9 Subtle Signs Your Oxygen Sensor is Failing

Oxygen sensors, which are also called O2 sensors, are very important parts of current emissions control systems for cars. They keep an eye on how much oxygen is in the exhaust gases and tell the engine control unit (ECU) how to change the mixture of air and fuel for the best burning.

What is an Oxygen Sensor and How Does it Work?

Imagine that your car’s exhaust is always being watched by a tiny protecting angel. That’s pretty much what the oxygen monitor does. This sensor checks how much unburned oxygen is in your exhaust gases. It is usually found in the exhaust duct or exhaust pipe. The Engine Control Unit (ECU), which is like the brain of the car, needs this information to exactly control the mixture of air and fuel that goes into the engine.

There is a chemical process at work in the oxygen sensor. A zirconium dioxide part inside the sensor makes a voltage based on the difference in oxygen levels between the exhaust fumes and the air outside. A rich mixture (too much fuel) is shown by low voltage, while a lean mixture (too much air) is shown by high voltage. The ECU gets this voltage information all the time and changes the fuel injection to keep the ideal air-fuel ratio, which is usually around 14.7:1 (14.7 parts air to 1 part fuel).

9 Symptoms of a Faulty Oxygen Sensor

An oxygen sensor that doesn’t work right can make it hard for your car to run smoothly. These signs will let you know:

  • Check Engine Light (CEL) On: This is the most usual sign of a problem with the engine, such as a broken oxygen sensor.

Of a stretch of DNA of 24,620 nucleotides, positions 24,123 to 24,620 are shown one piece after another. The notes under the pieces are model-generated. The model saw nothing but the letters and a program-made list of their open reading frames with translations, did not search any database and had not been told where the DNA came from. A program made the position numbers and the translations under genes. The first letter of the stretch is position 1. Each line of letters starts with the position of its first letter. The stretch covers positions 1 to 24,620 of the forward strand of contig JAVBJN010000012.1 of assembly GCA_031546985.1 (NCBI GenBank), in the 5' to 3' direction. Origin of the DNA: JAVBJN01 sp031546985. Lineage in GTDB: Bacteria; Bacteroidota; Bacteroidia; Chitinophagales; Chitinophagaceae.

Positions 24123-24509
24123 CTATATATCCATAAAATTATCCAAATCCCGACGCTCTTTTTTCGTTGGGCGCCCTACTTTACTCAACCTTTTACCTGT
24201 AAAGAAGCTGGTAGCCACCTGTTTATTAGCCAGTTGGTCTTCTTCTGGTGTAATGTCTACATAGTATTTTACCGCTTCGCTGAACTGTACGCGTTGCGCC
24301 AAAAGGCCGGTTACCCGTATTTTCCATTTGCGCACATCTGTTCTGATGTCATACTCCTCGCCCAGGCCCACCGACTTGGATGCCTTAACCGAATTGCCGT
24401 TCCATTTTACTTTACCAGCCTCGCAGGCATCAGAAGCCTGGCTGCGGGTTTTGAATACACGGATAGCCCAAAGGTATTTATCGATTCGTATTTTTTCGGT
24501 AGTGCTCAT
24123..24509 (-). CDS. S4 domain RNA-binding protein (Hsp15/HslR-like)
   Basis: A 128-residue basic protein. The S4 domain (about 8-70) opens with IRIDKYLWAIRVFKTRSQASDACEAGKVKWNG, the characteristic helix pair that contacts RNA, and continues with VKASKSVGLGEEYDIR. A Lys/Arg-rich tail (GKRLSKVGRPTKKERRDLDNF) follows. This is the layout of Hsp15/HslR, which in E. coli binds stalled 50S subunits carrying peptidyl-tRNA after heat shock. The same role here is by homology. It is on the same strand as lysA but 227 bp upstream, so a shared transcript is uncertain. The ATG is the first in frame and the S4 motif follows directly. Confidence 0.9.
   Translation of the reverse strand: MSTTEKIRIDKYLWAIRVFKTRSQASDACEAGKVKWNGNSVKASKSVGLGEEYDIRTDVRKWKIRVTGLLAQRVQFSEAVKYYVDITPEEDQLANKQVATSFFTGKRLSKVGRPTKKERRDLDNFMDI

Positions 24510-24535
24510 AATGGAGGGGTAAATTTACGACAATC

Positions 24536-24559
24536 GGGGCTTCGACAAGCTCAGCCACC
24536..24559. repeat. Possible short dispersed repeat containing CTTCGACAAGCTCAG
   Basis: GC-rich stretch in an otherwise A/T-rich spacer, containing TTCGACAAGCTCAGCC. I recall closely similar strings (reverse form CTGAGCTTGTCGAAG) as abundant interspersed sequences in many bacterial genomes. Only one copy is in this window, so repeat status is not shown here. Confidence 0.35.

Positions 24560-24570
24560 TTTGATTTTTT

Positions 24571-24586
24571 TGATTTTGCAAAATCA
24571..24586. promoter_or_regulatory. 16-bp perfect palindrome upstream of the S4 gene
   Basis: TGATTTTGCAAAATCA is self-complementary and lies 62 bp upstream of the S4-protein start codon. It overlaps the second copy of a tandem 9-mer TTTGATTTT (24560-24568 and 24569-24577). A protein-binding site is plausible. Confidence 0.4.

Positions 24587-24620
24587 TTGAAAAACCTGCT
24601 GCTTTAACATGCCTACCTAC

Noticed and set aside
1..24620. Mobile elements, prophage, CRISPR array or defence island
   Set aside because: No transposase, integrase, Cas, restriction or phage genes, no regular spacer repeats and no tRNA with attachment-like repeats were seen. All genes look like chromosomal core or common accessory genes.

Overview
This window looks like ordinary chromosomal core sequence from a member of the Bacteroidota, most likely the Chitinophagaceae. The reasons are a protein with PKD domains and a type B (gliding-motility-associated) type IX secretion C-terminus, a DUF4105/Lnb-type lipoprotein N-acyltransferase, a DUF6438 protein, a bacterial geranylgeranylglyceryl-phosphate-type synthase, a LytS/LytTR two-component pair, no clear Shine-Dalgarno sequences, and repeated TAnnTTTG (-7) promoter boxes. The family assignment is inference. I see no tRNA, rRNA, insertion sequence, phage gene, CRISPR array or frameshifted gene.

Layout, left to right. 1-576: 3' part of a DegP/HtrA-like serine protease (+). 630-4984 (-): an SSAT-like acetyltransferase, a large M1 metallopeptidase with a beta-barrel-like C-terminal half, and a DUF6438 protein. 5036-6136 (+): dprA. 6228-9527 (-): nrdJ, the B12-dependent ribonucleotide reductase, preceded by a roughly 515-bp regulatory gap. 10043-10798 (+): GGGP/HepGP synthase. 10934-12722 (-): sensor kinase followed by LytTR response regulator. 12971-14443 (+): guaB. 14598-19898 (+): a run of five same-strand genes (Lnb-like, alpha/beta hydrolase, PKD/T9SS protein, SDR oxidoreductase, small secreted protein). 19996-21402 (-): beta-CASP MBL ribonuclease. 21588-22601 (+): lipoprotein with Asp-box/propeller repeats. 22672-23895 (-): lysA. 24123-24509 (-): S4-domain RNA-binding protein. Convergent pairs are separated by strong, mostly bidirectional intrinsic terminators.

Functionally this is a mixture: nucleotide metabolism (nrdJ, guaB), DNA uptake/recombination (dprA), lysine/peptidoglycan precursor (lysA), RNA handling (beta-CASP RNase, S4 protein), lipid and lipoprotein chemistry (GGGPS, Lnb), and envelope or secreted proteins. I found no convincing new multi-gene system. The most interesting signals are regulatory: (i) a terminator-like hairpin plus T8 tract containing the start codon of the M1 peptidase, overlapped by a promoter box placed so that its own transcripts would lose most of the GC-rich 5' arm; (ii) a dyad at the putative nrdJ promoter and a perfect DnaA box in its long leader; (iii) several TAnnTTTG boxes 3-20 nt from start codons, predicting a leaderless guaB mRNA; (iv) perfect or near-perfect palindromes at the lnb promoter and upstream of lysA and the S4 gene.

• Poor Gas economy: If a sensor doesn’t work right, it can mess up the mixture of air and fuel, which makes the gas economy go down.
  • Rough Idling and Engine Misfires: If a sensor is broken, the fuel balance may not be right, which can make the engine run rough and hesitate when moving or idling.
  • Higher Emissions: If the oxygen monitor isn’t working right, there may be more unburned hydrocarbons and pollutants in the exhaust.
  • Strong Exhaust Odor: If the sensor is broken and the fuel blend is too rich, there may be a strong fuel smell coming from the exhaust pipe.
  • Reduced Engine Power: If a monitor isn’t working right, combustion may not happen as efficiently, which can cause the engine to lack power and move slowly.
  • Black Exhaust Smoke: Black smoke can sometimes come out of the exhaust pipe when the fuel blend is very rich.
  • Early Fouling of Spark Plugs: Too much fuel can foul spark plugs, which can make the engine run poorly.
  • Pre-ignition or Knocking: If the blend is too lean, the air and fuel can catch fire too soon, which makes the engine make a knocking sound.
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